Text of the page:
Importantly, selfishness also hides behind the face of altruism. The socially popular variety that is. Someone who can be seen with their face in a magazine helping the poor is proving rather than disproving their fundamental selfishness. Even Jesus figured this out. Hence why in some radical circles, people are not interested in anything you’ve ever done if you haven’t served any jail-time for it.

I have more respect for neonazis, precisely because they are the most reviled people out there. People willing to turn themselves into social pariahs, seen as intrinsically evil by their environment, defending an ideology that clearly has no realistic chance of ever again becoming politically dominant, must be willing to make a great sacrifice for the ideas they hold true.

Why do you think it is that our elites, the same ones who support heavy industrialization, also support the idea of fighting climate change?

Because they’re not complete psychopaths that want to turn the planet into a post-apocalyptic wasteland. They realize that this is a big problem that could end up biting them in the ass. Might I add that it took them roughly eighty years to acknowledge this, that’s roughly the time span between the discovery of the greenhouse effect and their acknowledgment that it might be creating a massive problem. Until the 1980’s or so, people assumed that the ocean would simply deal with the problem for us!

It might be that recognition of the potential destruction of our world by ozone depletion, a threat that was narrowly avoided, opened up their minds to the potential for similar destruction caused by fossil carbon emissions.

It could be argued that they don’t genuinely take the problem serious. They’re bright greens, that is, the type of people who think that electric cars, biodegradable plastic, artificial trees and other silicon valley toys will save us from the disaster we have created. A critic (like I am) could argue that they believe the laws of physics to have been finely tuned to support the eternal expansion of man’s dominion over the universe.

If the problem was a population explosion, how was that the fault of aristocrats, and how was their response anything other than compassionate?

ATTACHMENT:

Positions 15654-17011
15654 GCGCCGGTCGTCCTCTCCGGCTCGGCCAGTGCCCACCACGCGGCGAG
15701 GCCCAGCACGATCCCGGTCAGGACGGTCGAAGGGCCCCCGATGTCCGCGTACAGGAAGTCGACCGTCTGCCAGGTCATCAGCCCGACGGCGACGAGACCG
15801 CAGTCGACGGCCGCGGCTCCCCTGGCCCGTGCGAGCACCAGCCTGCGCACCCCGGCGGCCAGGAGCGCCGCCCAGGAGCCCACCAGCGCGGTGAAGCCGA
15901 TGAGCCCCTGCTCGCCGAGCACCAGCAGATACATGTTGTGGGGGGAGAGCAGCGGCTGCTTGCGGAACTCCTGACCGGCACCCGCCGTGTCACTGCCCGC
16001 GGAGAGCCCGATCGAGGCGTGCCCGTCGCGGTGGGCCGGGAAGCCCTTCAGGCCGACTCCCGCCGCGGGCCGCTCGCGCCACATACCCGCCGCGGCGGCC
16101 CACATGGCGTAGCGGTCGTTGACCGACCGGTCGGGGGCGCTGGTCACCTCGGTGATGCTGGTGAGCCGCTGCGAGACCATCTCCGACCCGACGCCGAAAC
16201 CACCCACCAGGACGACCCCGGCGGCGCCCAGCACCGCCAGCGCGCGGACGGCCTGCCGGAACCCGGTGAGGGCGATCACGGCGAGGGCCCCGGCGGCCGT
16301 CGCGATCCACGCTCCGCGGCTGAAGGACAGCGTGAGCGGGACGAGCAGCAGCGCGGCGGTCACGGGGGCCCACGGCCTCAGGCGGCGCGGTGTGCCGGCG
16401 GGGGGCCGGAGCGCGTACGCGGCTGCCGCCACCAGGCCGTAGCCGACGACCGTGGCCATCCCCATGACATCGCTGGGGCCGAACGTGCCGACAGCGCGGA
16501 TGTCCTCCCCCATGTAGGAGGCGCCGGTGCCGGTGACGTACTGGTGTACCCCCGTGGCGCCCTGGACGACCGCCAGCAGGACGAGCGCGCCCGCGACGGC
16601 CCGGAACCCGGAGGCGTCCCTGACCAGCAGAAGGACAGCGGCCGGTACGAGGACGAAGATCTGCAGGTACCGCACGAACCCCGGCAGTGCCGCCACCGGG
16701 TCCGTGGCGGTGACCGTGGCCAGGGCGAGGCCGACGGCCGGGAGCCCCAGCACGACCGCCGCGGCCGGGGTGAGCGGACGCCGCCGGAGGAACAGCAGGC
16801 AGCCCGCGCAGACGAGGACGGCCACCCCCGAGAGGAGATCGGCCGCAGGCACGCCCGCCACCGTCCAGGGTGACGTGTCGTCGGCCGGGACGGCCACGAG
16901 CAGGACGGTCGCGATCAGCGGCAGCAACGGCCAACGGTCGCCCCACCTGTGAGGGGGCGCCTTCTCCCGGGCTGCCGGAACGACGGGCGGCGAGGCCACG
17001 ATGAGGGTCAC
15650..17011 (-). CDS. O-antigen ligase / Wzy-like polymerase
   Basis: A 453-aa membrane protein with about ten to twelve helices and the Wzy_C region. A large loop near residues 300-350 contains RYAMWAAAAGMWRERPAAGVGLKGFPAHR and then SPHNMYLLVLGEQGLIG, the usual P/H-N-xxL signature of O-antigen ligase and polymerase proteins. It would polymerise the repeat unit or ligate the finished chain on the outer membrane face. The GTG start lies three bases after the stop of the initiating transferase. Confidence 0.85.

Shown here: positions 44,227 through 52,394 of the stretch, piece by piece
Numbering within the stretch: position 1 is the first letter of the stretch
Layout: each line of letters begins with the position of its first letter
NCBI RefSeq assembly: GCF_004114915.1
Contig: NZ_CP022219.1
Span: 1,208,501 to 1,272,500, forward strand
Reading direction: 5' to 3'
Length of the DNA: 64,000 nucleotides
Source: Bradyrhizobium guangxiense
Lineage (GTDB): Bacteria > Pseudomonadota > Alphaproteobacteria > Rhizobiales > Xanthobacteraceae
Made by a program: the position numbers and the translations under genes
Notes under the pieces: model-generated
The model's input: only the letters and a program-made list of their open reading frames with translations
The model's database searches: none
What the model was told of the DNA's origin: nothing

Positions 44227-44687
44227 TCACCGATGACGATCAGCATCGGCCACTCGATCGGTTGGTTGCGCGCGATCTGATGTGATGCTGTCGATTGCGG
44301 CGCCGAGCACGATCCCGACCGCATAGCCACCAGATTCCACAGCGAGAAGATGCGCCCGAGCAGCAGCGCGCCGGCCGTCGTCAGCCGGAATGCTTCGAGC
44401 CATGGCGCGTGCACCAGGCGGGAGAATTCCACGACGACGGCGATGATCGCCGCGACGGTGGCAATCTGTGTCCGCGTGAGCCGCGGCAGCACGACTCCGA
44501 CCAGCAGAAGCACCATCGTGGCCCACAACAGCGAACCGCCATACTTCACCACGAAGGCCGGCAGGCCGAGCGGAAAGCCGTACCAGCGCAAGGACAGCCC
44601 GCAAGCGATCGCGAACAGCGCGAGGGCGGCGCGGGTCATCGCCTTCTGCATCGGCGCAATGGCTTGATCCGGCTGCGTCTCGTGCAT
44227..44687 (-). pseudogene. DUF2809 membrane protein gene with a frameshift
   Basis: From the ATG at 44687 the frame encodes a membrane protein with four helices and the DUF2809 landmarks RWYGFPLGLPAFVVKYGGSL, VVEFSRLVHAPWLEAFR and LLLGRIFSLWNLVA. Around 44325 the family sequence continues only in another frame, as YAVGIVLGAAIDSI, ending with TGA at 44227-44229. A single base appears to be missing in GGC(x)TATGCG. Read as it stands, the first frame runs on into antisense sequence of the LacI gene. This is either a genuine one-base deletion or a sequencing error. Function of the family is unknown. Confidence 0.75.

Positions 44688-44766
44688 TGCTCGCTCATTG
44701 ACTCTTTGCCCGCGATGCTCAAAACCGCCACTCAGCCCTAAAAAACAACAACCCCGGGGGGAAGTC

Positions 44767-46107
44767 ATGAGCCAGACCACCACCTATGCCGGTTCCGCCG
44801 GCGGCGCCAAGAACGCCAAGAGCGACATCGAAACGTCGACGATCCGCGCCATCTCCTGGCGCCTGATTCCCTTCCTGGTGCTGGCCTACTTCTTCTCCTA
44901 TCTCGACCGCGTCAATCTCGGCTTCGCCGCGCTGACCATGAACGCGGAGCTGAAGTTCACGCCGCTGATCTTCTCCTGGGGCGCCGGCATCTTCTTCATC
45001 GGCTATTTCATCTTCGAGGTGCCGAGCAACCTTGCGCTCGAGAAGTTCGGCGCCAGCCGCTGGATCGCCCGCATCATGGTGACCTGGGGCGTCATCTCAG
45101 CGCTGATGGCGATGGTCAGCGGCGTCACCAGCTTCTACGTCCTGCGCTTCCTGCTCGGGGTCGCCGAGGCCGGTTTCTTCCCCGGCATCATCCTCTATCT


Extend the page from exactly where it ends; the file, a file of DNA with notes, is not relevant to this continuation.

The argument here isn’t that the population explosion was the fault of aristocrats. Rather, the argument proposed here is that in Great Britain, local aristocrats seized land for themselves and deported the peasants who until then inhabited the land, because they figured out they could make more money without keeping the peasants around.

All of this led to a labor surplus that enabled the industrial revolution. I have to suggest reading up on this subject. The important point to comprehend here is that people didn’t voluntarily move to the cities and spend every day together with their children operating dangerous machinery, they did this because their livelihoods had been taken away from them.

Our modern culture has the tendency to depict everything that we do as a voluntary choice. We’re also forced to depict our own choices as voluntary, because nobody wants to hire someone who works against his will. Thus stories like the enclosures and the highland clearances are forgotten too, we genuinely end up believing that the industrial revolution is something our ancestors chose to participate in.

Do you see a difference between busywork of the modern sort and spending your life doing mundane tasks on a farm? Is it possible that, before the busywork came in, there were evolutionary advantages to complex tasks, specialization and learning to socialize?

In my experience, people who feel that physical labor is beneath them tend to be insecure about their own intellect or fearful of how others might perceive them. This mentality is common among that section of the working class brainwashed into adapting the cultural values of the bourgeoisie.

I’m not sure what you consider to be mundane tasks on a farm. I have quite fond memories of harvesting potatoes, walnuts, blackberries, raspberries, gooseberries, red currant, black currant and pumpkins myself. When the body is occupied, the mind is left free to wander.

A bourgeois existence means that the mind is continually kept enchained. Things we find pleasurable are perverted by the introduction of obligations. Who doesn’t remember the assignments he got when visiting a museum as a child? This is sufficient to keep an entire generation of young people away from museums.

I’ve seen cases of suicide in my country, of young good-looking healthy Frisian boys, who wanted to carry out physical labor but found there to be none available to them. There was no real option available to them other than to follow some petty education tract, so they decided to commit suicide instead.